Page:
Footnote speaks volumes. Intensely specific in story yet wide-ranging in themes, with a tone that turns on a dime from comic absurdity to close to tragedy, this is brainy, bravura filmmaking of the highest level, a motion picture that is as difficult to pigeonhole as it is a pleasure to enjoy.
The fourth work by writer-director Joseph Cedar, Israel’s most accomplished filmmaker, Footnote has not lacked for recognition. It took the screenplay award at Cannes, won nine Israeli Oscars (including picture, script and direction for Cedar, plus a pair of acting awards) and, like Cedar’s last film, 2007’s Beaufort, was one of the five nominees for the foreign-language film Oscar. All despite subject matter that could not sound more unlikely and even obscure.
Set in the spirited precincts of Jerusalem’s Hebrew University, Footnote deals with the implacable rivalry between two scholars of the Talmud, the complex and sacred key text of the Jewish religious tradition. These competitive scholars, the misanthropic Eliezer (Shlomo Bar Aba) and the gregarious Uriel (Lior Ashkenazi), happen to be the Shkolniks, father and son.
“Talmud is known for being the smallest and toughest department at the university,” filmmaker Cedar, whose own father is a celebrated Hebrew U. scientist, said at Cannes. “These are people who have dedicated their lives to something esoteric, and they’ve done it with the drive of Julius Caesar.”
Cedar’s particular gift is to have found a way to make the infighting and the rivalries of wide interest in and of itself and also one capable of speaking easily to larger issues. Footnote’s nominally miniature canvas turns out to encompass with casual grace such themes as the price of ambition, the need for recognition and the perhaps inevitable tension between fathers and sons.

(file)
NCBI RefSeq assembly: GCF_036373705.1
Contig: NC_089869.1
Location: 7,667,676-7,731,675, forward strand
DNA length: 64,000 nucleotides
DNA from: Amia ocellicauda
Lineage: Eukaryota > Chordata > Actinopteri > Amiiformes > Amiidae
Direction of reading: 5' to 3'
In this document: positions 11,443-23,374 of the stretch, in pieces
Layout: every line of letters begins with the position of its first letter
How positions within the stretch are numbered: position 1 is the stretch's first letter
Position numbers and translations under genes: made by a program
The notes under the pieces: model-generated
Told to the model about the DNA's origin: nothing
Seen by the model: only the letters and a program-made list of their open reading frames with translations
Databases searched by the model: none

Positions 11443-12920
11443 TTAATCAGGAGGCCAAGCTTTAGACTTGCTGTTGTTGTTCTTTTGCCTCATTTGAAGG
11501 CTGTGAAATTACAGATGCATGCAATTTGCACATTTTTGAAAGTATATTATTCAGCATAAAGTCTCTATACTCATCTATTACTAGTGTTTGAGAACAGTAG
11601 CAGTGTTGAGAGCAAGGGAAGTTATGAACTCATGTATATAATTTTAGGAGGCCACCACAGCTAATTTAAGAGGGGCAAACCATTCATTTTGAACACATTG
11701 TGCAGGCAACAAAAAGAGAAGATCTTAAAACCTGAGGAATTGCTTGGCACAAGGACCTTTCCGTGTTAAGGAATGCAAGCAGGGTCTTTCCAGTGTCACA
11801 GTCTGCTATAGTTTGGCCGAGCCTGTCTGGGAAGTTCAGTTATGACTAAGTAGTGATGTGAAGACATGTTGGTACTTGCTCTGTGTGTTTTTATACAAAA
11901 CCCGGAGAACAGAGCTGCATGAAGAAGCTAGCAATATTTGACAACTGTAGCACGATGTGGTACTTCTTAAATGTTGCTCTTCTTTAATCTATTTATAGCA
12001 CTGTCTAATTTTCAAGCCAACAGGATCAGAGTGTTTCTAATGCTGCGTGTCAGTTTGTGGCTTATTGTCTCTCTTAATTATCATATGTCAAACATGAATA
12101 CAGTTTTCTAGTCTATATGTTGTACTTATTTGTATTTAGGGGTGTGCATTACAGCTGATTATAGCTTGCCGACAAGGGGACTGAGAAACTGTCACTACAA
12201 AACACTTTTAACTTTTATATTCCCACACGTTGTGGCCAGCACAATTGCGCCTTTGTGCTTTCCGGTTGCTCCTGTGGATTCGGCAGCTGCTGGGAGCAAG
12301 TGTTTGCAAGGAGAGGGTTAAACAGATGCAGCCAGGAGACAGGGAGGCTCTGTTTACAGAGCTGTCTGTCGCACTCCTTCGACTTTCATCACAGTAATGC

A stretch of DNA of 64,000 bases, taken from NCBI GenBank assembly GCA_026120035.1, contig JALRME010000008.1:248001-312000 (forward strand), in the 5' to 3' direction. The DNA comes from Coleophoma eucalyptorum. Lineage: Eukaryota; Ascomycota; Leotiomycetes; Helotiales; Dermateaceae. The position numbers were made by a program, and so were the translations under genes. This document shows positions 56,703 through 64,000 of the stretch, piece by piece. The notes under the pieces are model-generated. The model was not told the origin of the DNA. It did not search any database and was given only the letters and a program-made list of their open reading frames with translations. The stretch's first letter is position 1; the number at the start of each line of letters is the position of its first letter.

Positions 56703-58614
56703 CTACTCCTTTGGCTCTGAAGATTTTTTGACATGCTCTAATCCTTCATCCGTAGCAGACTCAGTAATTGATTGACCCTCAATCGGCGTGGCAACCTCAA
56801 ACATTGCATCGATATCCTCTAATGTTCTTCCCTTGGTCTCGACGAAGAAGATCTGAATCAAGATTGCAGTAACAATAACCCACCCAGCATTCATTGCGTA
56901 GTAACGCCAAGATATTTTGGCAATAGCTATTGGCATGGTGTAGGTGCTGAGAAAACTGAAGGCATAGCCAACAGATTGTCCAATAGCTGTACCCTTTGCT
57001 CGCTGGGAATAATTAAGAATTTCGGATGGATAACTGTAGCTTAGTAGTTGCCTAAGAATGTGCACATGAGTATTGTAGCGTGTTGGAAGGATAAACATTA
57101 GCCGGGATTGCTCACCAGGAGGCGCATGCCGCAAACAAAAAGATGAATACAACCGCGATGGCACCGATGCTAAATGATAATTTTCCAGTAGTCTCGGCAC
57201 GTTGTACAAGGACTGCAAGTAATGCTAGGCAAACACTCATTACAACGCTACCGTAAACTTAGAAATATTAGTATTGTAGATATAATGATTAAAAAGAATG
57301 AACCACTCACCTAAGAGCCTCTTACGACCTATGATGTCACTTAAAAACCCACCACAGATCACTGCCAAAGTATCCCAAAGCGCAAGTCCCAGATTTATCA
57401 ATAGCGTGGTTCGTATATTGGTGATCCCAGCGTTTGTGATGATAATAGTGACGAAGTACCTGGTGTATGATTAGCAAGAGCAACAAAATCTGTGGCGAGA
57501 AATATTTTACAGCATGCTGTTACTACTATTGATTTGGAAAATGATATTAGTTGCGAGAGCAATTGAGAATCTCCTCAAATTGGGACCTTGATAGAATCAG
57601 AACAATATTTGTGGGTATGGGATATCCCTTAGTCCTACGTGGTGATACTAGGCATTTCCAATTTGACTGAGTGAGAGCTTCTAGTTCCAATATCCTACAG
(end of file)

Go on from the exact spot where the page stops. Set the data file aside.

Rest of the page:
These conflicts are not all that make Footnote so stimulating. The inventive, playfully cinematic ways Cedar presents the drama — like using unspooling microfilm as a recurring visual theme — are essential in keeping us involved.
The film’s opening segments, daringly set to music reminiscent of Bernard Herrmann’s Alfred Hitchcock thriller scores (Amit Poznansky did the music), skillfully present many of the plot elements that will play out unexpectedly as the story progresses.
After the words “The most difficult day in the life of Professor Shkolnik” appear on the screen, we immediately see an older academic-looking man, presumably the individual in question, and a voice-over listing extensive and impressive professorial credits: international recognition, nine books written, dozens of papers, the respect of his peers, etc.
Only gradually does it fully register that, though it is father Eliezer Shkolnik we are looking at, the voice is extolling the virtues of his son Uriel, and it is the father’s difficult day because seeing that son getting inducted into the Israeli National Academy of Science — an honor he himself has not received — is eating him alive. It’s simply the first of many of Footnote’s delicious reverses.